Vijay Sundar Prashanth: In ITF, I think it's tougher because financially it's not rewarding (enough for a player in their 30s) to play Futures and qualifying events all the time. If you have to travel and play, you obviously will spend more money than you earn; (Futures) is just a kind of a stepping stone to play at a higher level. So that's probably why you wouldn't see more 35-year-olds or 30-year-olds playing at the ITF level.
It's not because of physical ability. I think sports science has improved and there is more knowledge now amongst players, whether they are ATP or ITF, on how to take care of your body. (But) after the age of 30, players have to economize, and if they don't then it would stop them from playing in ITF.
I don't see a change (in age trends at ITF level) because I don't think in general, or at average, many players would love to stay at the ITF level for a long time.
There will be an odd player here and there who plays well into their 30s, he probably might even do decent in ITF. But it's tough because as a person and a player you would always want to move up the ladder from ITF to Challengers. And if you're stagnant it kind of plays in your head, and then it becomes tough for them to stay at this level.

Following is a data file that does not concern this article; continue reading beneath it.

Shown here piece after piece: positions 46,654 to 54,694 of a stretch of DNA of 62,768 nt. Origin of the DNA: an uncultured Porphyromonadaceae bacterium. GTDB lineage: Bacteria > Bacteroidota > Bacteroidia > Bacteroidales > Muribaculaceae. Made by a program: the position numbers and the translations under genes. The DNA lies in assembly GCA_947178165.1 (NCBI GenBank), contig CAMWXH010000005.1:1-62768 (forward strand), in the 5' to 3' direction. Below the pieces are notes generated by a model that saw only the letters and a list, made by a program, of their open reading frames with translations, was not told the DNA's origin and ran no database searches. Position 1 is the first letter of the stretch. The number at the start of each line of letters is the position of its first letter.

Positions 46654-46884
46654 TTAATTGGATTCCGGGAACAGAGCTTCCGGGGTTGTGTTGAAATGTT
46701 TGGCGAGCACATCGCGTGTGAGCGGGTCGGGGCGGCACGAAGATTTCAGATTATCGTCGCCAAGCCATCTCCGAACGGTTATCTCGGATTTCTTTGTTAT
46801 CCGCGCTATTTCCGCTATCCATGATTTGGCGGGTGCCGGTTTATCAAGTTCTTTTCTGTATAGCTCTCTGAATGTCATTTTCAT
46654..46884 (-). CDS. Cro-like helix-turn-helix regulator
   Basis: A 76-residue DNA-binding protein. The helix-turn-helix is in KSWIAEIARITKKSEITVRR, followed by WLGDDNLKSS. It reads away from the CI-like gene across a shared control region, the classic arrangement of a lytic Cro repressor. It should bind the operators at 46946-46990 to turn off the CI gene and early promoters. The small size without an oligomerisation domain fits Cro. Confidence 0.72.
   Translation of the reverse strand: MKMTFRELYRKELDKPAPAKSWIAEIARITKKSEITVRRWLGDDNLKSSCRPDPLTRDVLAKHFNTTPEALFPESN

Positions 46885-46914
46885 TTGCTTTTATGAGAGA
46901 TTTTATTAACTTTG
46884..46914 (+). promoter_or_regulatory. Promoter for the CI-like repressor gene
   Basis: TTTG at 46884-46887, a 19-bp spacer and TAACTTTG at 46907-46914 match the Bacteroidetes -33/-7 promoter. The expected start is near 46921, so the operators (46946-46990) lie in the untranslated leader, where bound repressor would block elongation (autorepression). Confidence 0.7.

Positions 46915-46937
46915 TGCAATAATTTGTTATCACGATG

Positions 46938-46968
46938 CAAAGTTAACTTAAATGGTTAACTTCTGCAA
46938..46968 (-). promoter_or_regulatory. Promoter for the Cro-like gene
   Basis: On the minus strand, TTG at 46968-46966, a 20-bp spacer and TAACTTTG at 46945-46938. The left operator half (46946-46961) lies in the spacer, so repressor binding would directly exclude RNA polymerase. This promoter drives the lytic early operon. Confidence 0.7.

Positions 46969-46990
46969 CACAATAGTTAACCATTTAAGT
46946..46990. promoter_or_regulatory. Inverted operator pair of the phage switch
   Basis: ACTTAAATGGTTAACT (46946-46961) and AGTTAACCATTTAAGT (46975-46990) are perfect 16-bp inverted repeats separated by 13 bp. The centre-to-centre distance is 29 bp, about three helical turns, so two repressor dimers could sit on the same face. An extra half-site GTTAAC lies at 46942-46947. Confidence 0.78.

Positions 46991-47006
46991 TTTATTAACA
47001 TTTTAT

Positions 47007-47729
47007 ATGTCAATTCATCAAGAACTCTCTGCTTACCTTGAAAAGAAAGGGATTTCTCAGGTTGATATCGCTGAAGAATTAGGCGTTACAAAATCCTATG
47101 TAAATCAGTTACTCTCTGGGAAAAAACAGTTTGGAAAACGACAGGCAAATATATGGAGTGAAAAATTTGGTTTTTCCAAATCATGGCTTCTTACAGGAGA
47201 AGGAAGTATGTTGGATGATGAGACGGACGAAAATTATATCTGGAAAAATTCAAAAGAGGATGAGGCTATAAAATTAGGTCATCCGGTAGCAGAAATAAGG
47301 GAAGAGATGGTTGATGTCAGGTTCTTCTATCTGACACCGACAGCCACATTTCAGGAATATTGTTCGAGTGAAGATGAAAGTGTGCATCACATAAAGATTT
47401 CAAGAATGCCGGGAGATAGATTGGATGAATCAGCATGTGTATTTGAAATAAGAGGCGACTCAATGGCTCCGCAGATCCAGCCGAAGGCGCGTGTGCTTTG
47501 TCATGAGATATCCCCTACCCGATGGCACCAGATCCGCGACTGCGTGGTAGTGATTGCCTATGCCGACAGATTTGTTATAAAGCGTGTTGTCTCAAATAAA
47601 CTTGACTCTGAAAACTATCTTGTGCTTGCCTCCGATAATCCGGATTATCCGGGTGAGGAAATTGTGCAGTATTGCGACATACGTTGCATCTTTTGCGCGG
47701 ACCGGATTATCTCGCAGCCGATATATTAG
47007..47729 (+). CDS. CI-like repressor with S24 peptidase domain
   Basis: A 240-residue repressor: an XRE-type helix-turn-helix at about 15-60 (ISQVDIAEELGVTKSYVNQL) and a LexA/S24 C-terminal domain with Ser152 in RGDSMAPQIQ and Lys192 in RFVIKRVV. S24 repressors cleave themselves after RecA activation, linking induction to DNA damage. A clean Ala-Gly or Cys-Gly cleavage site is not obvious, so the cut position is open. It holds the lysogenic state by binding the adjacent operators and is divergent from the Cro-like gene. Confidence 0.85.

On the other hand, you will see more and more players at the tour events and Slams playing well into their 30s, and probably in the next 10 years maybe they will start playing into their 40s too.
Sportskeeda: Some ATP level players manage to stay at or close to the top throughout, while others fall down the ladder before getting a second wind in their careers. Does that happen a lot at the Challenger and ITF level too?
Vijay Sundar Prashanth: You know, Andy Murray is making a comeback, he's playing into his 30s and he feels like he has a shot. And he's still doing it because he's physically there and he's playing at the highest level. (But) if he had had to come from the Challenger level, maybe mentally it would've been tougher for him to come back.
Sportskeeda: Lastly, what are the next few tournaments on your schedule? Are you planning to play outside India at this point?
Vijay Sundar Prashanth: I'll probably be playing more tournaments in the month of May and June. I'm also planning to play in Europe, where there will be some tournaments at the end of April and the start of May. I hope it's not too difficult to get to Europe from here in India.